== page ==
Budget Airlines Get Top Billing From Aerospace Giants

By Doug Cameron and Robert Wall Features Dow Jones Newswires

When Boeing Co. was developing the latest iteration of its most popular jet, it devised a modified version with an extra emergency door that allowed it to add seven more seats.

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The reason for the spin-off: to win an order from Ireland's Ryanair Holdings PLC.

The rollout of the 737 Max 8 jet, which Boeing aims to start delivering this month, shows how the aviation industry increasingly caters to the discount airlines that once relied heavily on second-hand planes.

The list of early buyers still includes stalwarts like American Airlines Group Inc. and low-fares pioneer Southwest Airlines Co. But some less-familiar names such as Indonesia's Lion Air and Norwegian Air Shuttle ASA have placed huge orders for Boeing's 737 Max jet, a single-aisle plane that analysts expect to generate as much as half the aerospace giant's profits over the next 25 years. The rival Airbus SE A320neo jet that started flying commercially last year is just as crucial to the European plane maker's profitability.

Boeing and Airbus have built up a record backlog of more than 11,000 orders for the workhorse short-haul jets over the past five years, and are sold out of most models through the end of the decade. With growing demand from discounters and established airlines seeking more efficient jets, plane makers say they are raising annual output of single-aisle jets from around 1,000 in 2016 to almost 1,300 by the end of the decade.

The manufacturers were initially dismissive of low-cost carriers but now embrace them, said Tony Fernandes, chief executive of budget carrier AirAsia Bhd, which has more than 400 Airbus jets on order. "We have seen a big difference from the manufacturers," he said.

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The biggest new jet orders are now coming from budget carriers as their growth continues to outpace that of legacy carriers like American. Budget airlines' share of the global fleet reached 25% last year, rising from just 7% two decades ago.

The industry transformation started by Southwest in 1971 has changed airline strategy worldwide. Carriers used to buy multiple types of jets so they could tailor them to different routes. Now, they focus on one or two types to simplify their business, packing them with as many seats as possible to lower costs.

That has pushed aircraft makers to find a sweet spot for their new jets that satisfies airlines that are fixated on costs and less willing to split deals between more than one plane maker.

Building new jets requires billions of dollars in investment, and potential sales increasingly have become winner-take-all battles for Airbus and Boeing, said Klaus Heinemann, a veteran aviation financier who backed a number of discount carriers and recently stepped down as chairman of Finnair Oyj, Finland's flag carrier.

"It's a bigger gamble," said Mr. Heinemann. "If you get it wrong, you really get it wrong."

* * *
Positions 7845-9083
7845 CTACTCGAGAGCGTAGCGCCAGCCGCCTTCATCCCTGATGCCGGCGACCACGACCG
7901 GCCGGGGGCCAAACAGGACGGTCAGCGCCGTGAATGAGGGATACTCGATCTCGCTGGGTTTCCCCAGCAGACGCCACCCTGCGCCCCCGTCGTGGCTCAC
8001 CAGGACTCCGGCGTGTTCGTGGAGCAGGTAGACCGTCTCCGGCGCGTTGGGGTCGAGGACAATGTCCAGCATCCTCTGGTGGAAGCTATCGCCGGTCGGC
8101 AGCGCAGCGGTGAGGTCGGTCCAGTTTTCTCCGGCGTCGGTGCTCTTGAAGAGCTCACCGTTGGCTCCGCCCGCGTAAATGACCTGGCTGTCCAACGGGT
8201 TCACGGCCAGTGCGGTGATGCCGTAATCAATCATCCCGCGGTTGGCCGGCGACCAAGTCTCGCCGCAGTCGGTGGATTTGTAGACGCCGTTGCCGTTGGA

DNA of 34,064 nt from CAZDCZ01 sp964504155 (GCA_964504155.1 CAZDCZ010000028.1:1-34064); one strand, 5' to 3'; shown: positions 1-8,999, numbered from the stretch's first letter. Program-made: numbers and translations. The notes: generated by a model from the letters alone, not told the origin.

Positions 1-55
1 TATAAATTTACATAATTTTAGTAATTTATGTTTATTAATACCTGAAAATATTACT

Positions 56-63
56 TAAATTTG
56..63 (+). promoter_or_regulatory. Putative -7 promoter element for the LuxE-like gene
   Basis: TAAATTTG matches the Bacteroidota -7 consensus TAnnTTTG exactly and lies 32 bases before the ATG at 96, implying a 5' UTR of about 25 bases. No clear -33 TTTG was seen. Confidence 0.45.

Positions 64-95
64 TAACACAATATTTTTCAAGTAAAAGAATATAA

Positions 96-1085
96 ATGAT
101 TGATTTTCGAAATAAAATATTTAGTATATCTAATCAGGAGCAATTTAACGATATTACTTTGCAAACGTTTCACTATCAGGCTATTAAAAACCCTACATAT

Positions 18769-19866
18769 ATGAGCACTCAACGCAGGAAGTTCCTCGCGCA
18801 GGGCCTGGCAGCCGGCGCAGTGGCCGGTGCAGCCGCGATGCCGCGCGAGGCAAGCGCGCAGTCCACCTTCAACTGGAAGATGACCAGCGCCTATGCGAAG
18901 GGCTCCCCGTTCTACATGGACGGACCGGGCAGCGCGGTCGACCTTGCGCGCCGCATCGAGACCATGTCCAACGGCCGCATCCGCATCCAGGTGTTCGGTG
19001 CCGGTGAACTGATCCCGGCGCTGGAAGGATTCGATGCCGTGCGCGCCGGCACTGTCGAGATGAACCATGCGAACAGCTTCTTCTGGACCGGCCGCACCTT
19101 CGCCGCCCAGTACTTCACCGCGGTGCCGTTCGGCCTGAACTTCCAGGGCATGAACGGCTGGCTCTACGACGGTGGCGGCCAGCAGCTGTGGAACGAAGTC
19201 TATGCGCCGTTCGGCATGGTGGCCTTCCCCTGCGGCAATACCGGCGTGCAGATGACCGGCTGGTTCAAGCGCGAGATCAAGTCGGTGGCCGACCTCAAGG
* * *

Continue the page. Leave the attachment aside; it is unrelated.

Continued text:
The discount airlines, for instance, took a central role in the design of the 737 Max, as well as the Airbus A320neo family, which both have new and more fuel-efficient engines and other features that make them cheaper to operate.

The discount carriers also are gravitating to the largest version of the jet they have selected as markets mature and passenger numbers increase. A third of the Boeing jets sold are configured with the maximum number of seats permitted by regulators, said Randy Tinseth, vice president of marketing at Boeing Commercial Airplanes.

Airbus began delivering its A320neo jetliner to customers last year, and with a head start it has so far outsold the Boeing Max jet. The competition has increased urgency at both companies to add more seats and cost-saving features.

Adding an extra emergency door allowed Boeing to boost the capacity of the 737 Max 8 jets offered to Ryanair to 197 seats from 189. Ryanair carried more than 100 million passengers last year, making it Europe's biggest airline by that measure.

Airbus has tinkered with the interior layout of its jets to fit more seats at the behest of the discounters, shrinking the size of bathrooms and galleys.

Kiran Rao, executive vice president for strategy and marketing at Airbus, said it also plans to introduce larger overhead bins. That would allow passengers to more easily fit carry-on bags and avoid airline staff having to spend time looking for space and moving some luggage into the hold when planes are packed.

Meanwhile, Boeing is in talks with airlines, including big budget carriers, about an even longer version of its 737, which would seat around 230 passengers.

But the discounters' big orders and pursuit of simpler designs to reduce maintenance costs is putting pressure on prices, said Mark Hiller, chief executive of Recaro Aircraft Seating GmbH & Co., one of the world's biggest aircraft seat makers. He said budget airlines want skinnier and lighter seats that take up less space and save fuel, but are also more durable to withstand the beating when passengers get on and off planes.

While the discounters look to cut costs wherever they can, including by installing seats that don't recline and windows without shades, they are also willing to invest more upfront than some legacy rivals to secure more efficient aircraft operations.

"They may actually buy more equipment than a regular carrier," said Kelly Ortberg, chief executive of Rockwell Collins Inc, which makes avionic systems and recently bought B/E Aerospace Inc. a big maker of aircraft interior fittings.

Write to Doug Cameron at doug.cameron@wsj.com and Robert Wall at robert.wall@wsj.com

(END) Dow Jones Newswires

May 13, 2017 07:14 ET (11:14 GMT)